Vail Daily column: Just my imagination running away with me
July 2, 2010
I’ve always had an active imagination, which is both a blessing and a curse.
On the plus side, I’ve deceived myself into believing that the lady who asked if I was the rock star Sting was walking her pet German Sheppard instead of a seeing eye dog. I’ve also convinced myself that I have rhythm.
But on the downside, I often imagine sad situations and scenarios that sometimes keep me up at night. Luckily for me, my imagination is also mixed with large does of narcissistic delusion so those sad situations and scenarios are mostly imagined happening to others instead than me.
That certainly was the case last weekend when while biking to work I happened upon a mother and daughter trying to cross a busy street.
Looks can be deceiving, and granted my encounter with them was brief, but here is what I saw and imagined: They appeared to me to be either mother and daughter or sisters.
The older one looked tired, overweight and out of place in our resort town, as did the younger one. Both wore ill fitting clothing – too tight and I noticed some stains and both seemed to be slightly mentally disabled. They were holding hands.
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Traffic was brisk, but they were at a cross walk and had the right of way.
Despite that, they seemed nervous and untrusting that the vehicles would stop to let them cross. I watched as they would take a few steps towards the center, see a vehicle approaching, and step back.
I too was waiting at the intersection trying the cross the road on my bicycle. I was hoping they would make their way across, causing traffic to stop thus allowing me navigate across the road as well.
I watched as they made a few false starts and retuned to the sidewalk. The oncoming traffic seemed as confused as they were. Finally I got off my bike, joined them on the sidewalk and said, “I think we can get across now. Come on, I’ll walk you across.”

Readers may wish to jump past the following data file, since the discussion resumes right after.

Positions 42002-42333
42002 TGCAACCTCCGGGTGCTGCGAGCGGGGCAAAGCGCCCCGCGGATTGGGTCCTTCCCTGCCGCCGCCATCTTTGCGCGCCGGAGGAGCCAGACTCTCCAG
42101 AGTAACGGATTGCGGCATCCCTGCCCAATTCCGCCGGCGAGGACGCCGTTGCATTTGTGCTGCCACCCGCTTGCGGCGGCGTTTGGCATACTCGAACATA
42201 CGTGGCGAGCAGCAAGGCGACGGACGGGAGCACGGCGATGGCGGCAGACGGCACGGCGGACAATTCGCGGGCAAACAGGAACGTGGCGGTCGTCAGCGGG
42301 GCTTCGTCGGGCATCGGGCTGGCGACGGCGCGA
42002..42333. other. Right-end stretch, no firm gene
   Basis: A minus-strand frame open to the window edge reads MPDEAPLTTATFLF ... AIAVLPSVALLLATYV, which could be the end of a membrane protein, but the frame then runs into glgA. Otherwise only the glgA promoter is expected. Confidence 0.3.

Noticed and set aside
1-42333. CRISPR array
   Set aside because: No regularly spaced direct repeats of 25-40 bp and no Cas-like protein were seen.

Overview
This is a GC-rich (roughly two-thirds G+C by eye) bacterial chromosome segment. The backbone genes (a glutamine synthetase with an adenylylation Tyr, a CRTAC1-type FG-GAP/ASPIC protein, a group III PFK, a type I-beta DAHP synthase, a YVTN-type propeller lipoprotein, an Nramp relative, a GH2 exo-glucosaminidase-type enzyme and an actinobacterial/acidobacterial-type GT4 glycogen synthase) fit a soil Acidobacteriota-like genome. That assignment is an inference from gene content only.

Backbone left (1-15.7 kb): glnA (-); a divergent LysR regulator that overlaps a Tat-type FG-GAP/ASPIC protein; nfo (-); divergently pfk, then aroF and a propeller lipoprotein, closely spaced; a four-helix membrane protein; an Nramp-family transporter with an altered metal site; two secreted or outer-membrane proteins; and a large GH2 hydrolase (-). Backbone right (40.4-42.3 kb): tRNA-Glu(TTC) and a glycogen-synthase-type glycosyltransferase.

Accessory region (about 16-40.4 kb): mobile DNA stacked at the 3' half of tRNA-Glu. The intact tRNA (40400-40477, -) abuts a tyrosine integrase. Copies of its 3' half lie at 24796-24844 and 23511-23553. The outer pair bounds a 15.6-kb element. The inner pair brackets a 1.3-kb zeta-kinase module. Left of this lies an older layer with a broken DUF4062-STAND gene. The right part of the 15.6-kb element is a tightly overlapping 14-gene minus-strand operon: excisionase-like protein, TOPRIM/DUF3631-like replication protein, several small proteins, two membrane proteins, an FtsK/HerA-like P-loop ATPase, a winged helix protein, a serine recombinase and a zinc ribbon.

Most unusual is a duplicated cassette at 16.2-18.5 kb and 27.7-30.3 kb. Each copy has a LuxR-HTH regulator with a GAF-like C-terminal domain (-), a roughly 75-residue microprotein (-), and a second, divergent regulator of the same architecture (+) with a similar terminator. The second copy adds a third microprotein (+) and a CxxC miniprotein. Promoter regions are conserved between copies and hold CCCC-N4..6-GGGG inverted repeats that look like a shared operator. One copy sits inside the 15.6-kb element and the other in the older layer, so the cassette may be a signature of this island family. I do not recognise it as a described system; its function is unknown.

After taking a couple of steps off the sidewalk, traffic stopped. I looked over my shoulder and motioned them to join me; they did so reluctantly. When they made it to the other side, I was waiting.
“Drivers are pretty polite here,” I said. “Once they see you in the crosswalk they’ll stop for you.”
There was no response or eye contact made, once they reached the other side they turned and walked slowly down Main Street still holding hands.
There are many plausible explanations. Possibly they didn’t speak English or were hard of hearing. It could be they weren’t really intimidated, rather they were unsure about where they were heading. It is also possible both were not developmentally disabled. For all I know they could have been two vacationing nuclear physicists.
But what I saw were two scared, mentally challenged, sad, overweight women trying to get across the street. And despite my admitted overly active imagination, I believe my assumption to be true.
And that brings me to my point, which is so obvious I’m almost embarrassed to bring it up.
Life is not fair.
It is no secret that bad things happen to good people and good things can happen to those undeserving. Even the so called success stories are often influenced by luck, geography and genetics.
That is why God and heaven is such an appealing concept. Certainly we would all like some heavenly recompense not only for the spiritual reassurance but also to ward off both pity and guilt. Pity for those cursed and guilt from those of us not.
Just as a Godly remuneration is a comfort and rationalization for good fortune, so is the thought that a sad situation is only as painful as the snuffers’ awareness. Unfortunately, both those possibilities can be a stretch for those cursed with an analytical mind. But getting back to the ladies struggling to cross the street, yes they were out of place and perhaps mentally challenged, but they had each other. Hopefully loving and being loved for them was enough. And I can only pray that is not all in my head.
Jeffrey Bergeron, under the alias of Biff America, can be seen on RSN TV and read in several newspapers and magazines. He can be reached at email@example.com.
Biff’s book “Steep, Deep and Dyslexic” is available from local book stores or from http://www.webersbooks.com.